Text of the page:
Again giving great weight to the State agency doctors, the ALJ next found that Ms. Decker had moderate limitations in social functioning, based on her testimony that she does not like to leave the house and her diagnosis of panic disorder with agoraphobia in crowded places (R. 34). The ALJ also relied on the fact that Ms. Decker talked on the telephone for four-to-five hours per day in 2006 and testified that she had talked regularly to her neighbor before she moved away as evidence that her social restrictions were moderate but not more severe ( Id. ).

The ALJ found that Ms. Decker also had moderate difficulty with concentration, persistence or pace as evidenced by her own testimony that she has concentration problems and the fact that agency physician Dr. Langutt in 2006 and Dr. Stempniak in 2007 noted that she was distracted during her consultative examinations (R. 34). In addition, the ALJ pointed out that Dr. Stempniak opined that Ms. Decker could handle simple tasks but showed difficulties concentrating as items became more complex ( Id. ). Finally, the ALJ noted that there was no evidence that Ms. Decker had ever had a period of decompensation ( Id. ).

After deciding that Ms. Decker did not meet any Listing, the ALJ assessed Ms. Decker as having the residual functional capacity to perform light work as defined in 20 CFR 404.1567(b) and 416.967(b), except that he limited her to simple, routine and repetitive tasks (R. 35). The RFC also limited Ms. Decker to jobs involving only occasional decision making and workplace changes, no work with the public and only occasional interaction with coworkers and supervisors. She was not to work near hazards, unprotected heights or moving machinery and could only occasionally climb, balance, stoop, kneel or crouch ( Id. ).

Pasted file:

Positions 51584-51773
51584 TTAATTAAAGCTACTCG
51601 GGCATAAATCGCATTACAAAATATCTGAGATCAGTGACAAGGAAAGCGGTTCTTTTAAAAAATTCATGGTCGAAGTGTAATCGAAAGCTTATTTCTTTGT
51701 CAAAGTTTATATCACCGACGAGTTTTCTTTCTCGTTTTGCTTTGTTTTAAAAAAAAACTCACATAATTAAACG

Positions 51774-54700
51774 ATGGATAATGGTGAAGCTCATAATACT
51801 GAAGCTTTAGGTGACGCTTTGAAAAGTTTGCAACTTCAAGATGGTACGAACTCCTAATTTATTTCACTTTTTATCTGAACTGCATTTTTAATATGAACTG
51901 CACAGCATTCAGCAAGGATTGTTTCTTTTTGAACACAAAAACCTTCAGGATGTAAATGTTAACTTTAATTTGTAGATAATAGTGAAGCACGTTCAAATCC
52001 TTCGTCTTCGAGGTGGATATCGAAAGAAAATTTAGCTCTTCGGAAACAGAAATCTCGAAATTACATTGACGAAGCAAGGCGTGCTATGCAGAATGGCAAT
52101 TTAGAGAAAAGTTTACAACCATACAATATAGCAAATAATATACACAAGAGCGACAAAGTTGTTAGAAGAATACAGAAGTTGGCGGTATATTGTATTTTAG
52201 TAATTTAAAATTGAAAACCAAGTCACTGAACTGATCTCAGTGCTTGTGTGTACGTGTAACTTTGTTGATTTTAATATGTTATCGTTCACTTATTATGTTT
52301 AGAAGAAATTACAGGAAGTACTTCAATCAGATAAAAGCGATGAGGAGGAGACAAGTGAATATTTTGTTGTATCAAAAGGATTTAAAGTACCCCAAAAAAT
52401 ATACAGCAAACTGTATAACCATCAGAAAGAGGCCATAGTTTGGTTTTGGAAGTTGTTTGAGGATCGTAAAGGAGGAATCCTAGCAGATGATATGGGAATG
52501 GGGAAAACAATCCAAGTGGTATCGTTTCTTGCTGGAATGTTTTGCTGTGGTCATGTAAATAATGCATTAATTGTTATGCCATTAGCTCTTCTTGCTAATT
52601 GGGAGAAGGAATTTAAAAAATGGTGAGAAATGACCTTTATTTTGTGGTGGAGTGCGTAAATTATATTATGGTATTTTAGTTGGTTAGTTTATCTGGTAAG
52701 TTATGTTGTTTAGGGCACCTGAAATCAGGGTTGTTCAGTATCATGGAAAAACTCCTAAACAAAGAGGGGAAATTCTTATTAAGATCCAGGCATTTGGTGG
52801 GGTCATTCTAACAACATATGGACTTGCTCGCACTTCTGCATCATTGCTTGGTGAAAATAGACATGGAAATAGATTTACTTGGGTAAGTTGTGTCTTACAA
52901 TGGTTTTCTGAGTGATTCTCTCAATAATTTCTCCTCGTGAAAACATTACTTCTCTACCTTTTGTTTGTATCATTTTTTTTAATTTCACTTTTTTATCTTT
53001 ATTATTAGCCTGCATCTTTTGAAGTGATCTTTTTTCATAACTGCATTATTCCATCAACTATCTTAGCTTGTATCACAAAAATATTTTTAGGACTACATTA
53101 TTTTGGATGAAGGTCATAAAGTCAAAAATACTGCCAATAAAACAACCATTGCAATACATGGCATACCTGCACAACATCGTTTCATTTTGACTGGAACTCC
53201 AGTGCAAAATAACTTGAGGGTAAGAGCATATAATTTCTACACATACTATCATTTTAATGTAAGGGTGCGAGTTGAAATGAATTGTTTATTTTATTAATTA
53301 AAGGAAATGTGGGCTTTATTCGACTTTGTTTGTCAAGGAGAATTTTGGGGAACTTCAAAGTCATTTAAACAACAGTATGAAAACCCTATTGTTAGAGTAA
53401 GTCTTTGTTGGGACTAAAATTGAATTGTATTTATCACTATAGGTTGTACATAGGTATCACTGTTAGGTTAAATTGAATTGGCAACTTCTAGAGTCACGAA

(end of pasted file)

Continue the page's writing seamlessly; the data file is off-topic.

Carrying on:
In determining Ms. Decker's RFC, the ALJ made specific references to evidence in support of his assessed limitations. The ALJ first stated that he considered the medical evidence and Ms. Decker's testimony with respect to her symptoms and determined that her impairments could reasonably be expected to cause her symptoms and pain (R. 36). However, the ALJ found Ms. Decker to be only partially credible with respect to her allegations at the hearing that her pain and symptoms were totally limiting ( Id. ). In finding Ms. Decker only partially credible, the ALJ reviewed her extensive medical history, including her treatment record and her previous medical tests, and found that the medical evidence did not support her complaints of constant, disabling pain (R. 37).

Specifically, the ALJ reviewed Ms. Decker's extensive history of treatment for various types of pain and other symptoms (the majority of which occurred between 2004 and 2006) (R. 36). He mentioned Ms. Decker's few pre-2004 medical appointments and tests, including reports of backaches in 2001 and 2003 which were helped with medication and an x-ray of her lumbar spine which revealed only minor scoliosis and degenerative changes ( Id. ) The ALJ next noted that Dr. Ahmed found her significant for diffuse trigger points in parts of her back and left knee in August 2004 but that a bone scan and MRI taken in September 2004 were both negative (R. 37).

The ALJ spent several paragraphs discussing Ms. Decker's 2005 medical history including treatment and tests for her allegations of pain in her face and cervical and lumbar spine, jaw spasms and difficulty opening her jaw, and pain in her limbs (R. 37). He noted that she did present with more than 11 out of 18 tenderness points for a diagnosis of fibromyalgia in 2005 although an EMG nerve conduction study did not reveal any abnormalities ( Id. ). The ALJ also noted that Dr. Kelly suspected bilateral carpal tunnel and tarsal tunnel syndrome, mild L5 radiculopathy, possibly cervical radiculopathy and fibromyalgia secondary to sleep deprivation ( Id. ).

In continuing his evaluation of Ms. Decker's condition in 2005 and 2006, the ALJ next noted that a sleep study revealed severe sleep apnea, which was dramatically resolved with the introduction of a CPAP machine (R. 38). He also discussed her ongoing physical therapy, which showed progression in improving her range of motion and reducing her pain but that an EMG from February 2006 revealed chronic, bilateral, severe, underlying C5-6 radiculopathy with radiation down to her elbows and wrists ( Id. ). After epidural steroid injections improved her neck pain but not pain in her left shoulder, the ALJ noted that Dr. Kelly opined that Ms. Decker may have a separate rotator cuff injury ( Id. )[15]